Changes coming to state’s controversial test for elementary school students

SHARE Changes coming to state’s controversial test for elementary school students

CTU teacher Carol Hays hands out flyers to students that explain how to refuse to take the PARCC test outside Walsh Elementary School on Wednesday, March 16, 2017. | Santiago Covarrubias/For the Sun-Times

State education officials are eyeing changes to PARCC testing for grade-schoolers across Illinois.

The controversial standardized test — which stands for Partnership for Assessment of Readiness for College and Careers — has been derided by Chicago Public Schools families, teachers and administrators alike for its length, format and extended turnaround time to receive results.

Now the Illinois State Board of Education is trying to implement tweaks to the testing system to make it more palatable — and functional.

“We are absolutely retaining an anchor set of PARCC items so that we maintain the benefits: its rigor, quality, continuity and comparability,” ISBE spokeswoman Jackie Matthews said. “What is going to evolve is the form and format of that test.”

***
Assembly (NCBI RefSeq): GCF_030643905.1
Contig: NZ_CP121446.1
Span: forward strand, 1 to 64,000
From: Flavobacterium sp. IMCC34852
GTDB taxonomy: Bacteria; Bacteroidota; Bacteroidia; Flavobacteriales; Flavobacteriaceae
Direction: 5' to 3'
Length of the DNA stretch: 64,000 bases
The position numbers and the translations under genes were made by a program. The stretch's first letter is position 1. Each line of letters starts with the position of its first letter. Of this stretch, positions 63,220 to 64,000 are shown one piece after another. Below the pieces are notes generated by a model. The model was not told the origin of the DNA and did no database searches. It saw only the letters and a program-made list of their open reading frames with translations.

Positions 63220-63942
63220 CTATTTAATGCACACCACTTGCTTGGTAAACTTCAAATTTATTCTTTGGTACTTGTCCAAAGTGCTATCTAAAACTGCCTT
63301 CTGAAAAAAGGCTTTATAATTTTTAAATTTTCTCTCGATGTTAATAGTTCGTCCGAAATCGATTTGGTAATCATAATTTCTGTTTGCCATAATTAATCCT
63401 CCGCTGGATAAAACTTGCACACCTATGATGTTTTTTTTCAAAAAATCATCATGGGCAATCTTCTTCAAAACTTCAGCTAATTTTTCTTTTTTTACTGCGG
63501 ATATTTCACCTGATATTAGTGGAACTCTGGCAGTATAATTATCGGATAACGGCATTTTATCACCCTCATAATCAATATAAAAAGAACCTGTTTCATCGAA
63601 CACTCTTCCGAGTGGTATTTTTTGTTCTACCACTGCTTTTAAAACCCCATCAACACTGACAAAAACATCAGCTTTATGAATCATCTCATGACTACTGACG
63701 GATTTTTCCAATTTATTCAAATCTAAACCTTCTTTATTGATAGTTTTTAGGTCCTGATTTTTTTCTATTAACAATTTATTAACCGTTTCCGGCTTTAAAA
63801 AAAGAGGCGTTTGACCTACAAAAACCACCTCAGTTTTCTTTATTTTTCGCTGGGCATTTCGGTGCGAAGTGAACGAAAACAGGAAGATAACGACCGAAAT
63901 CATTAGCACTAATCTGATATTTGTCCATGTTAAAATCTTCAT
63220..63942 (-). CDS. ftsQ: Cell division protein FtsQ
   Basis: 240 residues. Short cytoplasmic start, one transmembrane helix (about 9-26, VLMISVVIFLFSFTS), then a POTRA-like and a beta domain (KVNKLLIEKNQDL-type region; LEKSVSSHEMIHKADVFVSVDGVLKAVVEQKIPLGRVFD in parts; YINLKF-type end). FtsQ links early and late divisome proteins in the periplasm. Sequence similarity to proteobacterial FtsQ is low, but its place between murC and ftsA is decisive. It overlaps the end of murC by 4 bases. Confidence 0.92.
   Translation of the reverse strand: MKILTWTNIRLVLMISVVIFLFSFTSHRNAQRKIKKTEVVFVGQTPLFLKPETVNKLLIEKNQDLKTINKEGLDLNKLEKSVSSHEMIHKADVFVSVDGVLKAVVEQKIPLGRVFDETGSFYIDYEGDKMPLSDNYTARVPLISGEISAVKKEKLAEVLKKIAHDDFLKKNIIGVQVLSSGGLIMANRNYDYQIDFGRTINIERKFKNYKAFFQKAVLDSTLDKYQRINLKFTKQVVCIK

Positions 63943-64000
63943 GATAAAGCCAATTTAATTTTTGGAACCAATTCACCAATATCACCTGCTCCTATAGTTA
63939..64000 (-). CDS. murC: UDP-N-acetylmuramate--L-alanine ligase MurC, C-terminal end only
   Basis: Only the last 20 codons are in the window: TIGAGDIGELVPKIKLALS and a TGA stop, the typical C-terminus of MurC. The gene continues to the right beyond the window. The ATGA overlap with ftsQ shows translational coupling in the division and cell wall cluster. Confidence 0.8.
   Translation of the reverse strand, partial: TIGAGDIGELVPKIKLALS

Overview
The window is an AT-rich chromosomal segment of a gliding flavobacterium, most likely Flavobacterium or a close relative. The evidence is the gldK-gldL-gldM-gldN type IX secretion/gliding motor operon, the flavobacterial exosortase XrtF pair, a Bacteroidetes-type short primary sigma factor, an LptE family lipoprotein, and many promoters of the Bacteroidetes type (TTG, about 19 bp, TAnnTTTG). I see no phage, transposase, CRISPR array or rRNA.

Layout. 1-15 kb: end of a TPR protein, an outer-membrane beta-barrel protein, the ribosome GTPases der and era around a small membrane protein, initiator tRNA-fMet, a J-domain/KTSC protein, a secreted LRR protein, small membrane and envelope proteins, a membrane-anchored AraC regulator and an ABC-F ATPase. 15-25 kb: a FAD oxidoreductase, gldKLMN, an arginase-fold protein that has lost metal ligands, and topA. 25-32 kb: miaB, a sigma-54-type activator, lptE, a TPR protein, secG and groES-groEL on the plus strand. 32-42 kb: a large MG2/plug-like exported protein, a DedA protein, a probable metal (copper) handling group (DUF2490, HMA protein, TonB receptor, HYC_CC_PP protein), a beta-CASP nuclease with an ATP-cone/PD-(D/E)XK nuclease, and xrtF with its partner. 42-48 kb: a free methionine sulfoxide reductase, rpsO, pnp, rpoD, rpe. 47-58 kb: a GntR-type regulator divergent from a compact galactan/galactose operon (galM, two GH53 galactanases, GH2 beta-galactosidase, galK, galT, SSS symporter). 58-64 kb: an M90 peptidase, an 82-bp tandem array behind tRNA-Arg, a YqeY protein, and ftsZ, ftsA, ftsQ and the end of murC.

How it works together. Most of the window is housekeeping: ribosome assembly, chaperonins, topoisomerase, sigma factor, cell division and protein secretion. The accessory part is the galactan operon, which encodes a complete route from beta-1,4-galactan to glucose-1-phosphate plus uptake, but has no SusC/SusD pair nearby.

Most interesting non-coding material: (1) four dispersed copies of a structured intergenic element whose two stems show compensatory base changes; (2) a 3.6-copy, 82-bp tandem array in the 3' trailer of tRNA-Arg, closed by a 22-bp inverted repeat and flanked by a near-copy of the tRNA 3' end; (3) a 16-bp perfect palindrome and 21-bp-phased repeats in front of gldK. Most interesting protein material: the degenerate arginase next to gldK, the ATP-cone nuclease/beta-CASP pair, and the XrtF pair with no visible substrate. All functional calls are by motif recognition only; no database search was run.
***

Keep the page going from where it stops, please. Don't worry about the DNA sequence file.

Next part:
State officials will soon review bids to make PARCC tests “computer adaptive” — an issue for CPS students who weren’t prepared for computer tests — and to expand testing for students in their native language.

RELATED: • ISBE’s first charter campus data reports show wide range of scores • PARCC test a double whammy for CPS special education students • CPS families, teachers cite pressure to take PARCC test

Portions of the overhaul will take years to implement, including the computer-adaptive testing. Others aimed at improving scoring time could be in place by next year, depending on the bids, Matthews said.

PARCC is given to third- through eighth-graders and some high schoolers. Aligned to Common Core standards, it aims to show how well students are preparing for college at each grade level. Results have arrived by late autumn, rendering them largely useless for parents or teachers.

Its format was previously simplified and shortened, but feedback from students, parents and teachers shows it hasn’t been enough, said Matthews, adding that PARCC remains the state’s only option that meets federal standardized testing requirements.

The state board of will being reviewing vendor proposals next week.

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